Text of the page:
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Medical Marijuana: Minnesota Bill Approved By Second House Panel

Members of a Minnesota House committee Monday voted to approve a medical marijuana bill despite the objections of law enforcement. The House Public Safety and Civil Law Committee approved the bill, HF655, on an 11-8 vote. It has already passed the House Health and Human Services Committee and is now headed for the House Finance Committee.

A Senate companion bill passed the Senate Health, Housing and Family Committee a month ago. It currently sits in the Senate Judiciary Committee.

The bill would allow seriously ill patients to use marijuana upon obtaining a recommendation from a doctor and registering with the state. But in an effort to address law enforcement concerns, the public safety committee amended the bill so that individual patients cannot grow their own supply. Instead, sanctioned nonprofit organizations would be permitted to grow up to 12 plants and 2.5 ounces per patient.

The law enforcement contingent was out in force at the committee hearing. "Immediate and obvious areas of concern include existing conflicts with federal law, the potential for youth access and abuse, and the potential for this action being used as a platform for legalizing marijuana on a larger scale," Mitch Weinzetl of the Minnesota Chiefs of Police Association told KARE TV 11 News in Minneapolis-St. Paul.

"Smoking is harmful to the human body in any form, and it's particularly harmful with marijuana, which has significantly more dangerous chemicals than tobacco," said Dakota County Attorney James Backstrom.

But while committee members attempted to ease law enforcement worries by amending the bill as noted above, they seemed more moved by the testimony of patients like Don Haumont, who suffers from liver cancer and other ailments. He told lawmakers only one thing helps: marijuana.

"I ate more, I gained weight, I felt healthier, I felt that I could take care of myself, I could do things," he said. "I could work and be productive." A former California resident, Hauman said he could smoke legally there. "And then when I moved here, it was harder to obtain and the quality was less," he said.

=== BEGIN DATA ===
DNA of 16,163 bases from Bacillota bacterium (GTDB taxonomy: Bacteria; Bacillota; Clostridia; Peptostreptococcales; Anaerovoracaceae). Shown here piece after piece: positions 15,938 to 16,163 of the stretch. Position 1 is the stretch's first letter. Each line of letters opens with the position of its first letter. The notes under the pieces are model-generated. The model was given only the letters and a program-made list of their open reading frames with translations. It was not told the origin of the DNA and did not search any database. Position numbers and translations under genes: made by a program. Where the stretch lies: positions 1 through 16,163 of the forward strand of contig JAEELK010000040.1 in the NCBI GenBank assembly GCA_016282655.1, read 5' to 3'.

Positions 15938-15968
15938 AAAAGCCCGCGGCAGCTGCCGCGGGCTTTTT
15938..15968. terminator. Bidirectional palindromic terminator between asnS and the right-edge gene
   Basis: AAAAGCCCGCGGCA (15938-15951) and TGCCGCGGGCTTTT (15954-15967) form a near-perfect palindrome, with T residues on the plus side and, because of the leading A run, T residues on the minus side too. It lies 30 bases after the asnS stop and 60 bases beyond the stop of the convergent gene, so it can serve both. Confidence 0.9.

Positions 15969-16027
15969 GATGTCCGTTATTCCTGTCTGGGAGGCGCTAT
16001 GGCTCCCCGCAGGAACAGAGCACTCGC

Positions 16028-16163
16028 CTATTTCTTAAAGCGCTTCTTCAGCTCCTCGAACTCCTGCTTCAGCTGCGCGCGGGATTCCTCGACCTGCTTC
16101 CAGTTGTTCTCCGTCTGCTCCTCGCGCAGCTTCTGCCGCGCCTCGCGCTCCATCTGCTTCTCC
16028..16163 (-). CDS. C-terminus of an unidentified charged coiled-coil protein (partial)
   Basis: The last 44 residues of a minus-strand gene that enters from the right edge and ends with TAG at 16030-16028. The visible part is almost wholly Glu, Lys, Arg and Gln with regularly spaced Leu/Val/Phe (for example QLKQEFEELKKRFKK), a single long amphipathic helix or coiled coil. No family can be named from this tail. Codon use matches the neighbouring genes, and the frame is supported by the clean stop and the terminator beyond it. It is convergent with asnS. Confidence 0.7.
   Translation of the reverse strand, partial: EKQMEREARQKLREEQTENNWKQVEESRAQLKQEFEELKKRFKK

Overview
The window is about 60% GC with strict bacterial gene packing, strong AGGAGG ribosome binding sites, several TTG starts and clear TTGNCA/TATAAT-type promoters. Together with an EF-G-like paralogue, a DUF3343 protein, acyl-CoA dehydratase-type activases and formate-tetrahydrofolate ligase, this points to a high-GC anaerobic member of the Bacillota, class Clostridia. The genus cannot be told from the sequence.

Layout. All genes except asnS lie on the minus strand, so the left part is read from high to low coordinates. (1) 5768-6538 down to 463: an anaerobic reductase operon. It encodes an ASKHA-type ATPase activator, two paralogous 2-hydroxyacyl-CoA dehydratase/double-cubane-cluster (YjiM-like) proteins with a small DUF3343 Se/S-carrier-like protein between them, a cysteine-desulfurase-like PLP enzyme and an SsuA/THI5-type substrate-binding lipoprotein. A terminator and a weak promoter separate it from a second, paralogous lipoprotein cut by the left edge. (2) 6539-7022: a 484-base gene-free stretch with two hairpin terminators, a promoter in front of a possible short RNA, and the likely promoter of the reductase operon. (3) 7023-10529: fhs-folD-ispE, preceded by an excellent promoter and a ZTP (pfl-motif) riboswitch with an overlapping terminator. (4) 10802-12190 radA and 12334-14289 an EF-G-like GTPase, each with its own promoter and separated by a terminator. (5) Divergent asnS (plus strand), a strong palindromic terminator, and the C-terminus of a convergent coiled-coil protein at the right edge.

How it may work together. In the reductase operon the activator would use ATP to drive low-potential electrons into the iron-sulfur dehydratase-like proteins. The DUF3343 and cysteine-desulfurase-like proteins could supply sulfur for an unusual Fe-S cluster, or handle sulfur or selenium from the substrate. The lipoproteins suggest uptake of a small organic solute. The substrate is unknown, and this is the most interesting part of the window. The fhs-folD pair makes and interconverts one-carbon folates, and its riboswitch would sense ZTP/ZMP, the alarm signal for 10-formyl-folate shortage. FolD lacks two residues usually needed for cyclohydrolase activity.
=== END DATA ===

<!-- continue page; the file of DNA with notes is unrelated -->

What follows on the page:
While law enforcement and Gov. Tim Pawlenty (R) oppose the bill, it is gathering bipartisan support in the legislature. "It's more of a left and right coming together, which I think is a very good bill and one Minnesota should become the 13th state to pass," said Rep. Steve Sviggum (R-Kenyon), who once opposed such a measure.

Eleven states have working medical marijuana programs. New Mexico is about to become the 12th once Gov. Bill Richardson (D) signs the bill that passed there last week.

"Marijuana" Candy Banned In Georgia

Location: 
Atlanta, GA
United States
Publication/Source: 
WPVI-TV (PA)
URL: 
http://abclocal.go.com/wpvi/story?section=bizarre&id=5135620

Bill to tax illegal drugs stalls in House committee

Location: 
Little Rock, AR
United States
Publication/Source: 
The Morning News (AR)
URL: 
http://www.nwaonline.net/articles/2007/03/21/topics/assembly07/032107lrlegdrugtax.txt

Medical marijuana: Governor calls bill 'right thing to do'

Location: 
NM
United States
Publication/Source: 
The Santa Fe New Mexican
URL: 
http://www.freenewmexican.com/news/58689.html

UMD: Senators poised to wage pot fight

Location: 
College Park, MD
United States
Publication/Source: 
The Diamondback (MD)
URL: 
http://media.www.diamondbackonline.com/media/storage/paper873/news/2007/03/16/News/Senators.Poised.To.Wage.Pot.Fight-2778059.shtml

Under bill, medical-marijuana users could be fired

Location: 
OR
United States
Publication/Source: 
Statesman Journal (OR)
URL: 
http://159.54.226.83/apps/pbcs.dll/article?AID=/20070315/LEGISLATURE/703150336/1042

New Mexico Set To Become 12th Medical Marijuana State